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Lack Vs. Abundance (and $105 for you)

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  A few weeks ago night I was riding the train home from work, reading a book about money and approaching it from a mindset of abundance and gratitude.  I was a few stops away from home when my phone buzzed. It was an email from Jacob’s teacher.

Subject: Jacob

My stomach turns upside down and inside out when I get any communication with my kids as the subject. Did they drop an F bomb in class? He did just ask us what it means when you stick up just your middle finger. (Oh, Catholic school education), did something happen? Is this going to call for an un-fun conversation?

This email, however made me smile so hard. I read it at least six times before deciding to spreading the cheer. As I read, my eyes welled up as I covered my mouth. Proud mom moment right here.

Here’s the email …

"Hello!

I wanted to let you know about something that happened today.  Jacob presented me with a very nice gift that he was very excited to give me.  As I opened the box I noticed that there were dollar bills and some loose change amongst other things inside.  I asked Jacob why he had given me money and he said it was because he had too much money and he wanted to give me some.  I told him that this was a very thoughtful gift but I could not except his money.  He seemed a little sad when I told him I could not except his gift.   I felt like I broke his spirit.  I explained to him the reason why I could not except his thoughtful gift and I hope that he understood.  He told me that he understood.  I told Jacob that he was a sweet boy and that I felt very special that he was willing to share his nice gift with me.  He did present me with a bracelet that he made out of pipe cleaners which I gladly excepted.  I'm not sure if you were aware of his gifts.  I wanted you to know what happened in case Jacob mentions it.  You have a very sweet little boy. :)"

MELTED!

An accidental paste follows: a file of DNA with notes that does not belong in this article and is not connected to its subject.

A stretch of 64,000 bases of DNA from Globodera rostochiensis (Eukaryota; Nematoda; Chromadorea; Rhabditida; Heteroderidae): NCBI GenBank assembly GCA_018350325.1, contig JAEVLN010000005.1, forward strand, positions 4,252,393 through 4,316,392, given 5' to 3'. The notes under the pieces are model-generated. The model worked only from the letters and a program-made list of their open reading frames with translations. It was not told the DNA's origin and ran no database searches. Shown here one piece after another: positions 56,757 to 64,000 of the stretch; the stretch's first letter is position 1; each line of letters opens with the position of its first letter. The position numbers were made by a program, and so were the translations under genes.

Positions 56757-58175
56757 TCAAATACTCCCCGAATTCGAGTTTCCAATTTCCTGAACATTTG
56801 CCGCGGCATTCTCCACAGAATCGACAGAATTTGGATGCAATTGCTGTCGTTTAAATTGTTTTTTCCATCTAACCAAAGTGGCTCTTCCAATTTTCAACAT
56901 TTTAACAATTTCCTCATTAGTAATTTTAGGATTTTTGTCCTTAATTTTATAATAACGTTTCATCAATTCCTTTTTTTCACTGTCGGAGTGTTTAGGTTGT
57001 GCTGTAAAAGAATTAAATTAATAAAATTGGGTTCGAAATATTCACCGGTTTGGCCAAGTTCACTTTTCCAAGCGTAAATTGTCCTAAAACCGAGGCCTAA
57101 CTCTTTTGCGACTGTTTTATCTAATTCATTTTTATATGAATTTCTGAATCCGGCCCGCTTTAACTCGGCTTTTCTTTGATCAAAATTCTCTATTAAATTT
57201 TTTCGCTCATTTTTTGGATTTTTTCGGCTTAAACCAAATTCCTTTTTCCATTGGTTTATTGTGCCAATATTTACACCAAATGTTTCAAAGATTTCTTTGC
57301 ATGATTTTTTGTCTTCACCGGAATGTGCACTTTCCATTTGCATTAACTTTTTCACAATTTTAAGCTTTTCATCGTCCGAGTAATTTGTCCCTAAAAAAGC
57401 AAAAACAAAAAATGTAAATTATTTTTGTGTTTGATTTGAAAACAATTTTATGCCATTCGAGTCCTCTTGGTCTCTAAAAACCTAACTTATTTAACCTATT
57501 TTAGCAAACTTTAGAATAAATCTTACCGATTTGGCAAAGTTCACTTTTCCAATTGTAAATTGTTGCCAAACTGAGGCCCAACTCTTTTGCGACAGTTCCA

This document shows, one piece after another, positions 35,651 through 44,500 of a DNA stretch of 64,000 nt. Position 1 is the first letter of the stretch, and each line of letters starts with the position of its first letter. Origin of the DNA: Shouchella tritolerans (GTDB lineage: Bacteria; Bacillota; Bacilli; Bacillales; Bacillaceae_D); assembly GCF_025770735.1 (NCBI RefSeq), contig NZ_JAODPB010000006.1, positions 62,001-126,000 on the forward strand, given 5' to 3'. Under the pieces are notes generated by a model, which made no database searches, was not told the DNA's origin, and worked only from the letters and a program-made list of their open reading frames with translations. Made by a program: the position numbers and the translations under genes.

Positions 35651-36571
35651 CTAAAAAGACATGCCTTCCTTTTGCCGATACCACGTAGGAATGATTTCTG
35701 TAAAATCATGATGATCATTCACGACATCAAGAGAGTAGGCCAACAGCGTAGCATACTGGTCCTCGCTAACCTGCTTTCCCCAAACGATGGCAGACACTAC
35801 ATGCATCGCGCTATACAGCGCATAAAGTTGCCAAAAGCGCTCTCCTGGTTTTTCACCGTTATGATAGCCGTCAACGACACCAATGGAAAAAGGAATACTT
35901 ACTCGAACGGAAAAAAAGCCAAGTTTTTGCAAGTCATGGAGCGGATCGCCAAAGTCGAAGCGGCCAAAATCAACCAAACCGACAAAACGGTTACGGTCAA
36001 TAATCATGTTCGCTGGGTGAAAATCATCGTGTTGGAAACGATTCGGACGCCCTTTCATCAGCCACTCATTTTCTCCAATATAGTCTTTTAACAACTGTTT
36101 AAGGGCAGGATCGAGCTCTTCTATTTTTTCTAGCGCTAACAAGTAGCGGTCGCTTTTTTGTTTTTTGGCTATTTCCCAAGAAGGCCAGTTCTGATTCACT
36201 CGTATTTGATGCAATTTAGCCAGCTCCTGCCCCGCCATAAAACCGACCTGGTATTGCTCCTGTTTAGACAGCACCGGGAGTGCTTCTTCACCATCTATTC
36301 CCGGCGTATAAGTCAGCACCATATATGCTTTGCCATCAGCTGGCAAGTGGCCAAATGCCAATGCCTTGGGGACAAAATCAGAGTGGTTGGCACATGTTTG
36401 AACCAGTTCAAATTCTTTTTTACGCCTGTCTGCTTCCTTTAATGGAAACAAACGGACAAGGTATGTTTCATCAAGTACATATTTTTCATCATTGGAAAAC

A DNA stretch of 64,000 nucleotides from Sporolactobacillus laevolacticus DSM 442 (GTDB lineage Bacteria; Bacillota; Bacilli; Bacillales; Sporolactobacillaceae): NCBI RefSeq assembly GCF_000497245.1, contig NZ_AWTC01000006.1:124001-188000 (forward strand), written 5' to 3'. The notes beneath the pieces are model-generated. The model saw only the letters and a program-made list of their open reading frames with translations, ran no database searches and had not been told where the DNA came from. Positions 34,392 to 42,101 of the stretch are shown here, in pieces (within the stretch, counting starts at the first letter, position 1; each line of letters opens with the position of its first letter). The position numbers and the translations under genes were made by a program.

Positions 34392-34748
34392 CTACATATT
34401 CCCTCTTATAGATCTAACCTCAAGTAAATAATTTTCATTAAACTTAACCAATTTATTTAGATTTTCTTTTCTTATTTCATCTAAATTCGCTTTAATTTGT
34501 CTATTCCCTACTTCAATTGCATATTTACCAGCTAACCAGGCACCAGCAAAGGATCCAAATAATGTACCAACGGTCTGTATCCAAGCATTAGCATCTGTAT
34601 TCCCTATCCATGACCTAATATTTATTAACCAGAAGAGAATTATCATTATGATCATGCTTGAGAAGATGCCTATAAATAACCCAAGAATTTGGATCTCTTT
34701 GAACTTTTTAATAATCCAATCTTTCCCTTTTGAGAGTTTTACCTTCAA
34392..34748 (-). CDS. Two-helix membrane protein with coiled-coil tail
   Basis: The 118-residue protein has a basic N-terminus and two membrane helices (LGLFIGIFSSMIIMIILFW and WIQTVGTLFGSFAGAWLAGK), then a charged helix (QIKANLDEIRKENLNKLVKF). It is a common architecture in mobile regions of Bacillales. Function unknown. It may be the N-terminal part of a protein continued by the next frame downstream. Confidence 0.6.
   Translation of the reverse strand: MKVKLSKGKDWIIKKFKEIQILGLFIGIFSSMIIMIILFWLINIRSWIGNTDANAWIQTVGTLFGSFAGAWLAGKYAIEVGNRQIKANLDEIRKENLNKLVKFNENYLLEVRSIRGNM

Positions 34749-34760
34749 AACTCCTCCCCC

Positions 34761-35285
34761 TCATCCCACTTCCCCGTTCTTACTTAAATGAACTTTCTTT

The night before, Ry and I were having fun with finances. AKA: totaling debt, income, estimating taxes, who to pay first, and making some big decisions. This usually ends up in frustration and someone walking away.  That someone is usually me, and the sentiments that fly around have a general theme of negativity and lack.

The kids weren’t around when we were talking about this, but Jacob’s actions spoke LOUD and CLEAR, like he'd been listening.

I think we can all take a page out of Jacob's book here and adopt a mindset of abundance instead of lack. Jacob had five single dollar bills, some Canadian Loonies and Toonies (which we all know isn’t worth much lately), and in his mind, $5 was too much money.

I talked to him about it and said if he has extra money he could donate it to a charity, perhaps a children’s charity. I offered to help him find one he feels good about.

He LIT up brighter than our Christmas tree. Before I get to the donation and what I’d love to hear from you I want to point something else out.

I shared the email verbatim on Facebook. It filled me with even more joy to see Jacob’s actions and his teacher’s words FILL UP even more folks with love and feelings of abundance.

Then the grammar police showed up, guns a blazin'.

Negative comments started rolling in about how they hoped this wasn’t Jacob’s English teacher, how sad/scary/expected it was that his teacher didn’t get her grammar right.

THEY WERE MISSING THE POINT!

I mentioned earlier I read the email SIX times, that’s HALF A DOZEN (math whiz right here) and didn’t notice the grammar issue. Did you also know I’m a communications consultant? I get paid money to not do stuff like this and notice stuff like this when others do it. I didn’t notice the email errors.... why?

  • I was too proud of my son and overflowing with abundance
  • I didn’t give a shit
  • The email was typed on an iPhone

Just like my gripes with the vegan police, the nutritional police and the mommy police, the grammar police are no fun.

In this case, they detracted from the message and distracted other readers from the point.

Don’t get so caught up in dotting your I’s and crossing your pretty little T’s you miss a Christmas miracle.

That’s all I have to say about that.

Now, onto giving brighter things...

I have $105 for your favorite charity 

 

Specifically, children’s ones. Because Jacob wants to give his $5 to a kids' charity. 

Do you know any?

We haven’t donated Jacob’s $5 yet. Help me pick a charity!

I’ll choose a winner after I do a little research and I’ll donate $105 to the cause. Then I'll raise my champagne glass to you.

 

Name your charity below, and please tell me why you love them.